A Missouri inmate awaiting execution next week says the way Missouri administers the lethal injection is cruel and unusual punishment. This comes from a man who beat his wife to death.
Timothy Johnston wants the state to delay his execution because he's afraid the three-drug combination used in Missouri's executions may cause him pain. He's afraid he'll suffocate instead of simply drifting off to his death.
So let's get some background on this expert in cruel and unusual punishment. Back in 1989 when police arrived at Johnston's home, the sidewalk and porch were bloody. Inside they found Johnston standing over his wife. She had a broken nose, collarbone and ribs; severe injuries to her head, face and scalp; and bruising and tearing in her liver, heart and spleen. Police say she remained alive through most of the beating. Her face and torso were swollen. She was declared dead at the scene.
Johnston at first blamed a motorcycle gang for the murder. He later confessed.
Now Johnston has a date with destiny on Aug. 31. But as that date nears, Johnston and his lawyers are trying every means available to spare his life. Let's hope they fail.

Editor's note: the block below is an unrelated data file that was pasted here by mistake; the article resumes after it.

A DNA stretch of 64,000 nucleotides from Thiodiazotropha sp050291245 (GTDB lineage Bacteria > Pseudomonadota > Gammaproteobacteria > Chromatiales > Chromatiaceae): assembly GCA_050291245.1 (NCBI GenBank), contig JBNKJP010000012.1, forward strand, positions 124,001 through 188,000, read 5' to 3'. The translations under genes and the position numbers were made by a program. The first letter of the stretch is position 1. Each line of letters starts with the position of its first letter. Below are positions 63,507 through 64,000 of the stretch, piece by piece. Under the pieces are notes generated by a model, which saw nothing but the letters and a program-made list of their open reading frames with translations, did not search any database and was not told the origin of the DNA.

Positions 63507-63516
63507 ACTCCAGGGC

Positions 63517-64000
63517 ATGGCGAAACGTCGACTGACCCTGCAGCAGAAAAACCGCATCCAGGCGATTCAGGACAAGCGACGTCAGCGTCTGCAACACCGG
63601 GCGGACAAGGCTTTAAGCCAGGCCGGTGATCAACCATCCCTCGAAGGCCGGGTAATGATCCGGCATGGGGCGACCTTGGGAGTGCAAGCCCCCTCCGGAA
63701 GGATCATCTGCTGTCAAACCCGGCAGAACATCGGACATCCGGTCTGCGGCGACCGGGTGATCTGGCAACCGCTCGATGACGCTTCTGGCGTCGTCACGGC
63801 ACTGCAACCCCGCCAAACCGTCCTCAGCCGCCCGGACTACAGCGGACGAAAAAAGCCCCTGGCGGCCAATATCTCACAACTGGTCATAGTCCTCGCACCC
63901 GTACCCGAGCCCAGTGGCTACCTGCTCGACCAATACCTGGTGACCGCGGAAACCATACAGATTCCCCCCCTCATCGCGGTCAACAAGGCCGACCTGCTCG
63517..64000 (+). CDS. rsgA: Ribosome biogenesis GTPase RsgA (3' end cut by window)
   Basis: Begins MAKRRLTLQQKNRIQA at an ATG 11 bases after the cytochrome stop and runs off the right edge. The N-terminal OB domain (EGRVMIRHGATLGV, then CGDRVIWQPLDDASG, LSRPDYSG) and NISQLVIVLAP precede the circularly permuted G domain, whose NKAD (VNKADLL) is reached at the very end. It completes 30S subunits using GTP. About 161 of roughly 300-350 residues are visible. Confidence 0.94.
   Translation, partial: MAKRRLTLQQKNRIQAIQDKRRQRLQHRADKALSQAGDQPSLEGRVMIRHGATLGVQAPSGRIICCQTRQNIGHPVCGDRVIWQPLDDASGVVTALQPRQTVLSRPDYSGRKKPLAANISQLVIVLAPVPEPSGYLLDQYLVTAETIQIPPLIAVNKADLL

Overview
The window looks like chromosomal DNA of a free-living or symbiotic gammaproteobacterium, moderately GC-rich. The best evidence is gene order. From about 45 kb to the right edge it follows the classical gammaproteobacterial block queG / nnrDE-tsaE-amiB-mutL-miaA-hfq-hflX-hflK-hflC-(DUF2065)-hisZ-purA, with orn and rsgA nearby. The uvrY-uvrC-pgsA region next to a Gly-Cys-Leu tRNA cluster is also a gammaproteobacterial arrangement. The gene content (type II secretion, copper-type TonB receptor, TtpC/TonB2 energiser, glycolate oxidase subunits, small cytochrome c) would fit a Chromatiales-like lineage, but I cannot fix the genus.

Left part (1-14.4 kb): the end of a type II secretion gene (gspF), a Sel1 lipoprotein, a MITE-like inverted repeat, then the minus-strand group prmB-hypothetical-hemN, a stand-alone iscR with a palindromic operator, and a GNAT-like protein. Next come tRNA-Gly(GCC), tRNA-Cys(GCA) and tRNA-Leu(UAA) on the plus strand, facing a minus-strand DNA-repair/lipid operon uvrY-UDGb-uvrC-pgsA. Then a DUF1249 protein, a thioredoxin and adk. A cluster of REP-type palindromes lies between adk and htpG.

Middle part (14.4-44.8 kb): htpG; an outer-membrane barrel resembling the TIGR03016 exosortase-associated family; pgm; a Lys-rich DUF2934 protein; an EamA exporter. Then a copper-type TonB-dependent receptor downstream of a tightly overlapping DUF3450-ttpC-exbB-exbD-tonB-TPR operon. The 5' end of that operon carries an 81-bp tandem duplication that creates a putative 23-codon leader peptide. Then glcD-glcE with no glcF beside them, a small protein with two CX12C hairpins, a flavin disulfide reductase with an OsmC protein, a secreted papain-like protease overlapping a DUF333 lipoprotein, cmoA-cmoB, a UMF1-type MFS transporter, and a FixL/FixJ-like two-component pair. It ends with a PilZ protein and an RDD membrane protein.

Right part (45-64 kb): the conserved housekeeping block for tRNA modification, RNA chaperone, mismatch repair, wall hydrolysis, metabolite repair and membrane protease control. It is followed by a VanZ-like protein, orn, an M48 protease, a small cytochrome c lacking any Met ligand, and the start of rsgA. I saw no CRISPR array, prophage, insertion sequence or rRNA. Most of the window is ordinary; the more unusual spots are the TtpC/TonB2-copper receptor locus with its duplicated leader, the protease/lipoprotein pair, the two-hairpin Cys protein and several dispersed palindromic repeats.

But this is not the first time Johnston's attorneys have gone to court to delay this upcoming date. A court years ago rejected the argument that Johnston was suffering from brain damage and therefore, not eligible for execution. They also rejected the argument that the murder was not premeditated. Since those failed, Johnston is now seeking his latest reprieve.
Johnston even wants a delay because he feels medical personnel, not Corrections Department officials, should administer the lethal injection.
Timothy Johnston needs to accept his fate. His lawyers have wasted far too much tax money trying to delay the inevitable. Their latest arguments are just one more insult. But come next week, there will be no more arguments. And no more Timothy Johnston.